Dublin Film Festival picks
The Jameson Dublin International Film Festival announced its programme for this year’s festival, and tickets are now on sale via their web site and box office.
Here are my suggestions for those of you interested in fantastic themes:
On Valentine’s Day, you can see I Sell The Dead: in which grave robbers recount stories from their trade. It co-stars Dominic Monaghan and Larry Fessenden, with a performance by cult horror favourite Ron Perlman. Irish writer/director Glenn McQuaid will be at the screening. This would be my perfect date movie.
There’s a Gala event going on at Dundrum on February 15: a screening of the animated feature film, Coraline 3D, which was adapted and directed by Henry Selick from the novel by Neil Gaiman. Mr. Gaiman will be attending the screening.
On the 16th of February you can see Franklyn, a stylish modern fantasy set in London that weaves been the realms of the real and the imaginary. It’s written and directed by Gerald McMorrow, a British newcomer to the field.
However, you’ll have to choose between watching Franklyn and my other highlighted film, because they’re on at the same time:
Frequently Asked Questions about Time Travel, which is written by Jamie Mathieson and directed by Gareth Carrivick. This time-travel comedy stars Chris O’Dowd from The IT Crowd.
This was an inept programming decision. Since there are so few speculative films screening at the JDIFF you’d think someone would have thought not to schedule these films opposite each other. I am amused that one of them is a time-travel flick, as that’s the only way you’d enjoy both films.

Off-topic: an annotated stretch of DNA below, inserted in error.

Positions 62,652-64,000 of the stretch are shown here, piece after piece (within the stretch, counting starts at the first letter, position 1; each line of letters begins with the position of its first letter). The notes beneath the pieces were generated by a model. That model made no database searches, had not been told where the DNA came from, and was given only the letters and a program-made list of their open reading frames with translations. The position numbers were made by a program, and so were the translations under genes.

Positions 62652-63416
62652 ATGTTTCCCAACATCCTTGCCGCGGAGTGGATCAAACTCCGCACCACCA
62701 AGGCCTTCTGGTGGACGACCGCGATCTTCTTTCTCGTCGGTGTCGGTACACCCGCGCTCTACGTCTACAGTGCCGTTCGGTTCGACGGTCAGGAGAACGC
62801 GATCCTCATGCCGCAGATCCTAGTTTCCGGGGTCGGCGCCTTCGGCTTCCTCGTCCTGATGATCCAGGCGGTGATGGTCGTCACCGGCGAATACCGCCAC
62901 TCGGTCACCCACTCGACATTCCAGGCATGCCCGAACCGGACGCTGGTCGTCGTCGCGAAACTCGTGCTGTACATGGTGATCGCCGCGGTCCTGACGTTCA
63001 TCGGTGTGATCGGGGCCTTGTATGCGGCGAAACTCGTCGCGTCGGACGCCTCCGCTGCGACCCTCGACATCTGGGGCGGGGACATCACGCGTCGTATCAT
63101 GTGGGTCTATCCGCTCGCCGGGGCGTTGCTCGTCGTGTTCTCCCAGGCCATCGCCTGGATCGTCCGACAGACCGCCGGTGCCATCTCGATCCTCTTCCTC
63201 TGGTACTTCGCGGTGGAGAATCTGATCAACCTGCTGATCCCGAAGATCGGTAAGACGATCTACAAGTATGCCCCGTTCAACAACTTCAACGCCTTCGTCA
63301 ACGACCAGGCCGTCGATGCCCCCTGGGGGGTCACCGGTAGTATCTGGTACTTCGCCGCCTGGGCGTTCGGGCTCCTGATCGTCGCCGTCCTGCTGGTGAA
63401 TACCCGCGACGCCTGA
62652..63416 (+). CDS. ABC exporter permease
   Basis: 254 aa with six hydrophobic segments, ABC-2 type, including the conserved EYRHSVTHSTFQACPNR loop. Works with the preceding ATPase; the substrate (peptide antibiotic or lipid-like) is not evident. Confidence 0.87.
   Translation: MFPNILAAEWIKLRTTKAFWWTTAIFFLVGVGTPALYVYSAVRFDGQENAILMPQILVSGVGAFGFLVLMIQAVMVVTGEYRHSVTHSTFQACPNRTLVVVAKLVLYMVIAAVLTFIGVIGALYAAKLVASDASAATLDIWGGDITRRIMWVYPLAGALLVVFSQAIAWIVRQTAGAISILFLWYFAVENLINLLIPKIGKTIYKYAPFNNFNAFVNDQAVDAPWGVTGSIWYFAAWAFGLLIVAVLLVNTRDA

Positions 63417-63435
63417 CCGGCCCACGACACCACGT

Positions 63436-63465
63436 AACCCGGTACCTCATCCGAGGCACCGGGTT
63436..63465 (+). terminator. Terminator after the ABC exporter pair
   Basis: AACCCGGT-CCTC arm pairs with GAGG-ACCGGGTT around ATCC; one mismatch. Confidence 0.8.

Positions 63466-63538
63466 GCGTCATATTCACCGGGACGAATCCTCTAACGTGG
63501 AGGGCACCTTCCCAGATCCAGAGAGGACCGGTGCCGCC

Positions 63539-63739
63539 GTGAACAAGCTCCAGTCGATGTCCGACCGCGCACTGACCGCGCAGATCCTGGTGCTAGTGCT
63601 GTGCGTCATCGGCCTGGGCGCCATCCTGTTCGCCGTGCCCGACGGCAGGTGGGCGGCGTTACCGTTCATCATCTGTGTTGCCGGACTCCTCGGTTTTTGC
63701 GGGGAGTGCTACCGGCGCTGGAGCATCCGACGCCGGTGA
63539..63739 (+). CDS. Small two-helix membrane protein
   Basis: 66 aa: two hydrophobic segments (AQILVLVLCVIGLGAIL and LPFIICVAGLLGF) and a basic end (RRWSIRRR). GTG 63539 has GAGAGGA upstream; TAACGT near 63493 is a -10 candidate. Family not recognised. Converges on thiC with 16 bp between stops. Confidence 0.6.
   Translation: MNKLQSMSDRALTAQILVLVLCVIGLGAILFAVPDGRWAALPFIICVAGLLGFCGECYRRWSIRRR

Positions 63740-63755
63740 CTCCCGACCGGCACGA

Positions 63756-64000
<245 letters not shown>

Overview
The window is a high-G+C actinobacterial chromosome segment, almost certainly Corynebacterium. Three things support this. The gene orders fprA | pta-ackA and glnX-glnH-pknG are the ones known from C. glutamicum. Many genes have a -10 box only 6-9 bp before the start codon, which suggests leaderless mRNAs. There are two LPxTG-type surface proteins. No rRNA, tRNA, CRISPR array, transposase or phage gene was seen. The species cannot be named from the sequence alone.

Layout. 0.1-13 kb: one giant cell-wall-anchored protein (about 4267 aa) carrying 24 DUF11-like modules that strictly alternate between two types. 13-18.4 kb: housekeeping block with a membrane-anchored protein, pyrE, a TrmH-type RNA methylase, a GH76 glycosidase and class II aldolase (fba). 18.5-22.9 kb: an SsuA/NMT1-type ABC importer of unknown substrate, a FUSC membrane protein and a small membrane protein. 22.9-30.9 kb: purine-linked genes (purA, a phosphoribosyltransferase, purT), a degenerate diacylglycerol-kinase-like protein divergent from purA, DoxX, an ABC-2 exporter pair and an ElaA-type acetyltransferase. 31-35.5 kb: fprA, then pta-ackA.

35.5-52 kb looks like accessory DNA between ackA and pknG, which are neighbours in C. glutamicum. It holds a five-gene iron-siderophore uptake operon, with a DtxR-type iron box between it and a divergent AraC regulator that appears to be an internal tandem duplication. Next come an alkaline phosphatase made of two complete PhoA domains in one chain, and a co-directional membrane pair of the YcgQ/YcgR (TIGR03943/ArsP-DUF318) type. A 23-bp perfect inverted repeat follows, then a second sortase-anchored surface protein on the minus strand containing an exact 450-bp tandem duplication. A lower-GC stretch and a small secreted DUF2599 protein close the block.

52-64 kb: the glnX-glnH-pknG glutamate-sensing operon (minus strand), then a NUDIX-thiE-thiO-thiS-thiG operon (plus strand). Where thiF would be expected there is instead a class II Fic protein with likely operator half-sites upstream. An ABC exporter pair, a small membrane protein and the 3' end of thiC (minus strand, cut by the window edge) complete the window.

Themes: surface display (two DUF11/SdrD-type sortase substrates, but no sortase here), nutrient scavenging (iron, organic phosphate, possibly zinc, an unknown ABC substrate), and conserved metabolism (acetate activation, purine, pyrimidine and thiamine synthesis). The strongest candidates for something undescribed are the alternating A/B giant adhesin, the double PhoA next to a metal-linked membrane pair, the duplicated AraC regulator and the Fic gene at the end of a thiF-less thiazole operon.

Indie and Cult film fans should check out the documentary Not Quite Hollywood, which celebrates Ozploitation – the genre films made in Australia in the 1970s and 1980s. This is airing on Tuesday, 17th of February.
On the same day there will be the inaugural Jameson Film Experience, which is themed around graphic novels: British actor Clive Owen (Sin City) will be interviewed onstage by Mark Dinning, Editor of Empire magazine.
On the 20th of February is the screening of The Possibility of An Island, which is written and directed by Michel Houellebecq, and an adaptation of his 2005 novel. The films themes are: belief systems, cloning, humanity’s difficult future, and the (perhaps futile) pursuit of happiness. Some of the reviews of this film aren’t the most complimentary, so caveat emptor.
Above all I must highlight the 21st of February showing of Let the Right One In, the Swedish vampire film about which I have raved before. John Ajvide Lindqvist wrote the screenplay, which was an adaptation of his novel of the same title, and Tomas Alfredson directed the film with great sensitivity. I bet tickets for this one will sell fast, so book early.
In another stupendously-bad scheduling clash at the same time is the showing of the Irish film, The Daisy Chain, a supernatural drama dealing with superstitions about fairies and changelings that centre around an orphaned autistic girl. It’s created by that rarest of Irish talent couplings: a female writer (Lauren Mackenzie) and director (Aisling Walsh).
Both these films deserve a spot where they are not competing for each other’s audience.
The closing film on the 22nd of February is the Irish animated children’s film The Secret of Kells, which is written by Fabrice Ziolkowski from a story by Tomm Moore, and co-directed by Tomm Moore and Nora Twomey.